The next day, I had evening plans. I’d been exchanging e-mail back and forth with one of the guys in the club, Ryouhei, and he’d asked if I might like to get dinner with him and his girlfriend sometime. I’d met her briefly when the three of us happened to be on the same city bus one weekend, and Ryouhei’s a good guy, so I’d agreed. I made a brief stop for another haircut (it had been a few weeks and I was getting a little shaggy), making sure to get the same guy — who, as it turns out, is the store manager. After a shower, I met Ryouhei and his girlfriend outside.
Initially, he’d decided on an Indian place across from the Lawson’s down the road, saying that neither of them had ever eaten there, so it’d be new for all of us. When we arrived, though, we looked over the menu and decided that nothing really jumped out at us, and it was all kind of expensive. I suggested that since we hadn’t yet ordered, we could probably bow out gracefully, and after a few minutes of consideration, it was decided. Ryouhei explained to the woman who’d greeted us that something had come up and we needed to go (in masterful Japanese style), and we took our leave — but not before I spotted a couple of the Korean girls from the dorm eating there with some Japanese friends. I’d also spotted a decidedly-Western mother and her young daughter when we’d entered, and as we left, they caught my eye and we gave one another a nod. I mention this because Ryouhei asked, “Friends of yours?” and I had to explain that fellow foreigners often give a little nod just because.Ryouhei’s backup suggestion was a steak place down the road a ways; we’d have to board the Meitetsu bus if we wanted to avoid an extra half hour of walking. Along the way, I learned that the two of them had both come from Nagano, going to the same high school and choosing the same college. A short time later, we arrived at a place called Ken’s Steak House. Here’s the deal at Ken’s: You order one of the main entrees, and you get an unlimited soup, salad, and rice bar. Seriously, they have a giant rice cooker, curry sauce, salads (potato, vegetable, and macaroni), fruits, miso… all you can eat. If you order the steak they’re recommending for the night you also get unlimited soft drinks. Well, that was too good to pass up, so that’s what I got. It was a touch pricy, but for a sit-down restaurant with unlimited soup/salad/rice, it was comparable to an American restaurant. Except for the size of the steak, that is. Very small. Still, I filled up on potato salad (which was delicious, rivaling my own mother’s), curry rice, and melon soda.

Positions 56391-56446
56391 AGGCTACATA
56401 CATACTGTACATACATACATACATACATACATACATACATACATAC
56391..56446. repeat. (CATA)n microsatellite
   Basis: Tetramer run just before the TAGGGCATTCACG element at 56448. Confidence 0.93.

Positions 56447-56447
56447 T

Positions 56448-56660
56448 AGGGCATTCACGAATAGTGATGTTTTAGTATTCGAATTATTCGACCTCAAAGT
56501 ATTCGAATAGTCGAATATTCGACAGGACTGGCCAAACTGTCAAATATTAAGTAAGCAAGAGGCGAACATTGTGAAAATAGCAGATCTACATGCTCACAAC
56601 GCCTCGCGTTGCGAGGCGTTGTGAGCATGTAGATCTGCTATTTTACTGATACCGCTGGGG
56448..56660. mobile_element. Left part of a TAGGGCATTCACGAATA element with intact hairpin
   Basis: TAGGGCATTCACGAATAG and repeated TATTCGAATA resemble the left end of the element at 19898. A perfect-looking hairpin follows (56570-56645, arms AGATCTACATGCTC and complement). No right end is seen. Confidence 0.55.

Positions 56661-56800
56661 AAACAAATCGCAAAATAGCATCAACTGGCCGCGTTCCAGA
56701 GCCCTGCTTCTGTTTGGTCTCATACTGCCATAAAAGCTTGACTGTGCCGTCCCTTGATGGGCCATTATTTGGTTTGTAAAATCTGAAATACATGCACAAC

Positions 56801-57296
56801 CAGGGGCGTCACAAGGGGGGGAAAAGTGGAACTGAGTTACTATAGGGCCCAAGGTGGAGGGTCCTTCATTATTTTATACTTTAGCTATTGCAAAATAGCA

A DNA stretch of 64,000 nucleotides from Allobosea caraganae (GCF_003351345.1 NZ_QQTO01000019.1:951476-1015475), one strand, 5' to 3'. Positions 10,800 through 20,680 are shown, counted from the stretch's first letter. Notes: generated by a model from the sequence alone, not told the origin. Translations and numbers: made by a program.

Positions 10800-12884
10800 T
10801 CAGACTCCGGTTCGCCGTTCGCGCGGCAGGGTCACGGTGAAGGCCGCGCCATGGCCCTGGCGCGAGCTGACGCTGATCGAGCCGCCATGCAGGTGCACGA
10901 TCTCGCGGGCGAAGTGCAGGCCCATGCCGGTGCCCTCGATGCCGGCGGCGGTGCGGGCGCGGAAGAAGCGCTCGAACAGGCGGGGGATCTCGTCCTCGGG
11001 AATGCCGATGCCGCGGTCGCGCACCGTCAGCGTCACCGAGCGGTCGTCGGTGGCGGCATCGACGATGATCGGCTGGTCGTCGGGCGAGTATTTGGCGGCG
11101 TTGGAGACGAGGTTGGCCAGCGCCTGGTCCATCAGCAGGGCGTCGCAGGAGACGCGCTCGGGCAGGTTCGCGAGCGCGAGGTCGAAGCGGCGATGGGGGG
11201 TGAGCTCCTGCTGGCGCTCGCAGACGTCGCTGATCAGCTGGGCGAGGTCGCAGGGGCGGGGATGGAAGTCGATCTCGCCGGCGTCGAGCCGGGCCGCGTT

Partway through dinner, Ryouhei’s girlfriend basically left, even going so far as to leave her purse. He explained that she wasn’t feeling well, and had gone straight home, and to convey her apologies. I had to think twice to make sure I hadn’t done something wrong (and I still wonder now and then), but he assured me she just wasn’t feeling well. After finishing our dinner, he happened to mention that in forgetting her purse, she had also left her key behind and couldn’t get back into her dorm. “Why didn’t you say so?” I asked. “You should have gone as soon as you found that out.” Yet another difference in culture — in America, the girlfriend would have come first, but in Japan, it’s the guest. We hopped a bus back toward the I-House, nearby her dorm, and he headed off to let her in. An odd night, but a good one.